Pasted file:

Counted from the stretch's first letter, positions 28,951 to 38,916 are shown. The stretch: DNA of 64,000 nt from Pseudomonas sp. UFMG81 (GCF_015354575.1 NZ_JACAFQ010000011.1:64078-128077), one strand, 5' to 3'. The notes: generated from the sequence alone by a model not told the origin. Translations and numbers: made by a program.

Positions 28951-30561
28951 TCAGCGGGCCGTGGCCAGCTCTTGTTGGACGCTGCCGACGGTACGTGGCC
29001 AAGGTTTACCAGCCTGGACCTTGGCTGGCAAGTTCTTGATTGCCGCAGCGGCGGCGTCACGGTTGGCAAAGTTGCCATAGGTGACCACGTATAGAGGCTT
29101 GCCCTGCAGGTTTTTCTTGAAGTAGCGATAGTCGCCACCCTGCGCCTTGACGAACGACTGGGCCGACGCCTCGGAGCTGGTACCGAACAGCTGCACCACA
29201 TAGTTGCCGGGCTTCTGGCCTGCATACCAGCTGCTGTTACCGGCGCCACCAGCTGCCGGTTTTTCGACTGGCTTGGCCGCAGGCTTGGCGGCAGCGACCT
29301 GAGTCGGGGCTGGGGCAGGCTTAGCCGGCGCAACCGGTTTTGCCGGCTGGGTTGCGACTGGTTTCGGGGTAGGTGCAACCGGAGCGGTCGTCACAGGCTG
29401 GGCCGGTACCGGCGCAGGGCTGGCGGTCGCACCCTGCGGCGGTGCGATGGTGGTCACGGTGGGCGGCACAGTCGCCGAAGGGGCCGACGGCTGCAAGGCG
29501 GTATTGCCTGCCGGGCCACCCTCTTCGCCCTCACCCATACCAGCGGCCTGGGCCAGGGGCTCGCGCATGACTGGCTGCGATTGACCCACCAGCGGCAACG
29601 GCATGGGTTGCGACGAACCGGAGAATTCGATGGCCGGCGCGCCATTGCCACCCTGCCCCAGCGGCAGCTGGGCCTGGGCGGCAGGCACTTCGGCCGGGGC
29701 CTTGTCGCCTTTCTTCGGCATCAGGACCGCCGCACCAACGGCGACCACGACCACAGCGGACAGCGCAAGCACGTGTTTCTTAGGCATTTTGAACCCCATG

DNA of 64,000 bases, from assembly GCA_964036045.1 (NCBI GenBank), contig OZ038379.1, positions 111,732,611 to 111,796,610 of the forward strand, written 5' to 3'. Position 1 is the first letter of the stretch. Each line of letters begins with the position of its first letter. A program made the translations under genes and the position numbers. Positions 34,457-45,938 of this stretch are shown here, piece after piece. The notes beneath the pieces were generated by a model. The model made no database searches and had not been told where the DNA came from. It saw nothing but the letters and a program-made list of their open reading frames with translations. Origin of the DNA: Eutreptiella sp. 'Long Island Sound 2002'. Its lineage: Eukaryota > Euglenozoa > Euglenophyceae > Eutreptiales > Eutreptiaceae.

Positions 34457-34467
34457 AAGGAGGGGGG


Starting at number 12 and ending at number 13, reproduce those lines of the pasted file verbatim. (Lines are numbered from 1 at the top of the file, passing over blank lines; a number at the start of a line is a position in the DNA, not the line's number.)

DNA of 64,000 bases, from assembly GCA_964036045.1 (NCBI GenBank), contig OZ038379.1, positions 111,732,611 to 111,796,610 of the forward strand, written 5' to 3'. Position 1 is the first letter of the stretch. Each line of letters begins with the position of its first letter. A program made the translations under genes and the position numbers. Positions 34,457-45,938 of this stretch are shown here, piece after piece. The notes beneath the pieces were generated by a model. The model made no database searches and had not been told where the DNA came from. It saw nothing but the letters and a program-made list of their open reading frames with translations. Origin of the DNA: Eutreptiella sp. 'Long Island Sound 2002'. Its lineage: Eukaryota > Euglenozoa > Euglenophyceae > Eutreptiales > Eutreptiaceae.

Positions 34457-34467